Although it may look like one, NGC-2261  is NOT a comet!!!!…. it is a very interesting and quite a different object! Here is my close-up photo of this cool object!
NGC 2261 (also known as Hubble’s Variable Nebula or Caldwell 46) is a variable nebula located in the constellation Monoceros. It is illuminated by the star R Monocerotis (R Mon), which is not directly visible itself.

NGC 2261 was originally imaged as Palomar Observatory’s Hale Telescope’s first light by Edwin Hubble on January 26, 1949.  Edwin Hubble studied this nebula at several other Observatories(Yerkes & Mount Wilson) as well….it is variable, changing in brightness and the dust clouds are occasionally blocking the light from R Monocerotis changing the appearance of the triangular shaped light you see in as little time as hours to as much as several weeks or even months.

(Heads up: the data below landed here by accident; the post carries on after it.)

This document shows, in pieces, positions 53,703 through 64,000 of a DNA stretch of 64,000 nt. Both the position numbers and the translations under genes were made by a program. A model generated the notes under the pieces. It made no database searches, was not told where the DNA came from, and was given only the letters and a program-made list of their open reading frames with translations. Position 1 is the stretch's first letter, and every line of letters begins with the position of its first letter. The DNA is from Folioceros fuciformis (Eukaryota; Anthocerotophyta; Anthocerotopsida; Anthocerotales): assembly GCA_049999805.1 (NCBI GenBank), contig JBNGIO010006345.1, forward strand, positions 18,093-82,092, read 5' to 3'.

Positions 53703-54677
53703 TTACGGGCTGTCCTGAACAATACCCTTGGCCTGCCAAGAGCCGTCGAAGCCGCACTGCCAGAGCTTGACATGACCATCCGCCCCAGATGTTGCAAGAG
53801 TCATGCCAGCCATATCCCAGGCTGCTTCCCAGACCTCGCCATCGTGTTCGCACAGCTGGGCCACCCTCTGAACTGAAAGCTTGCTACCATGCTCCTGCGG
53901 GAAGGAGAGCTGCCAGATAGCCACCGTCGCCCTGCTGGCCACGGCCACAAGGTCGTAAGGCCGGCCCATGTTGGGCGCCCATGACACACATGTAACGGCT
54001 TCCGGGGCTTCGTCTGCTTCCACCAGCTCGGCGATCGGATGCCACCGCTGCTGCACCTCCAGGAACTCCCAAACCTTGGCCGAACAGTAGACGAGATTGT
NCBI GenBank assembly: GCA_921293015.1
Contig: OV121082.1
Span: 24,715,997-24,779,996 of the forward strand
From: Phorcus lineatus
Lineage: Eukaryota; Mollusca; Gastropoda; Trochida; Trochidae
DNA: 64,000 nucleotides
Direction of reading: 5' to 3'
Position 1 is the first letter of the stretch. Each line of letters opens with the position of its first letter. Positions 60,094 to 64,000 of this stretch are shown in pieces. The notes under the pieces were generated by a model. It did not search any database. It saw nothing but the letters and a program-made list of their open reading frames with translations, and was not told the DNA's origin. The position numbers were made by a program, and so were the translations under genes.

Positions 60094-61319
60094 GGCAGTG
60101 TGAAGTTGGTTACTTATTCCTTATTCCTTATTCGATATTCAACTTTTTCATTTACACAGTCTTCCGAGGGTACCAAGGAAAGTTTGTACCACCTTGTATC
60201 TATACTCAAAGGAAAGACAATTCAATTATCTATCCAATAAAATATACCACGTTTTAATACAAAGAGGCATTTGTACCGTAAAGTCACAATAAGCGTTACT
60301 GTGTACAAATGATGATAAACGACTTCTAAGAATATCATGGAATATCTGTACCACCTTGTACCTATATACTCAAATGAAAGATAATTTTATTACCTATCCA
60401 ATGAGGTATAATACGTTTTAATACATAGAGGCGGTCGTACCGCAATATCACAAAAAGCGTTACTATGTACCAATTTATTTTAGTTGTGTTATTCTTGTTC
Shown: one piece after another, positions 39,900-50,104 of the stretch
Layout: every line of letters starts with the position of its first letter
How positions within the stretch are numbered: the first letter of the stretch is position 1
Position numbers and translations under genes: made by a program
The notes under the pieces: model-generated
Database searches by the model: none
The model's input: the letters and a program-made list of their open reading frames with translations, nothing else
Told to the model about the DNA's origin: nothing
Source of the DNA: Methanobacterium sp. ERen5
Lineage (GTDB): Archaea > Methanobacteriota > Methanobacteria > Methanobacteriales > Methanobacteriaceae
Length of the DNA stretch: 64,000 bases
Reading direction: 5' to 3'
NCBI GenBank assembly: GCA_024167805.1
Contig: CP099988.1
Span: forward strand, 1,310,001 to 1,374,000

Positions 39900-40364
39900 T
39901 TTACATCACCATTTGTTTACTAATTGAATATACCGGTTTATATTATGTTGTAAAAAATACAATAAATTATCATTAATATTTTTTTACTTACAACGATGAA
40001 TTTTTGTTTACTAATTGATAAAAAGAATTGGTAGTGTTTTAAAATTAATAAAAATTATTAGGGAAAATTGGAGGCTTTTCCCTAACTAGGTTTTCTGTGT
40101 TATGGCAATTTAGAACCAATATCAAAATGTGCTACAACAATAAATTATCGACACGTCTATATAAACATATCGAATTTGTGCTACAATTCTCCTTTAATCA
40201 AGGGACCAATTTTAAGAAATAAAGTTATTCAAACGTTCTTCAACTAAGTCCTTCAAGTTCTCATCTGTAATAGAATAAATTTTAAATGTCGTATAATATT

It shines at about 9th magnitude in the constellation of Monoceros (The Unicorn) just East of Orion.  NGC2261 Hubble’s Variable Nebula is about 2,500 Light Years Away. You can just make out some the Variable dust clouds in this image.

This is a single 5 minute exposure at ISO 3200 with my Canon 6D DSLR, and my Homebuilt 16” diameter telescope from my observatories at JBSPO in Yellow Springs, Ohio.

Best Regards,

John Chumack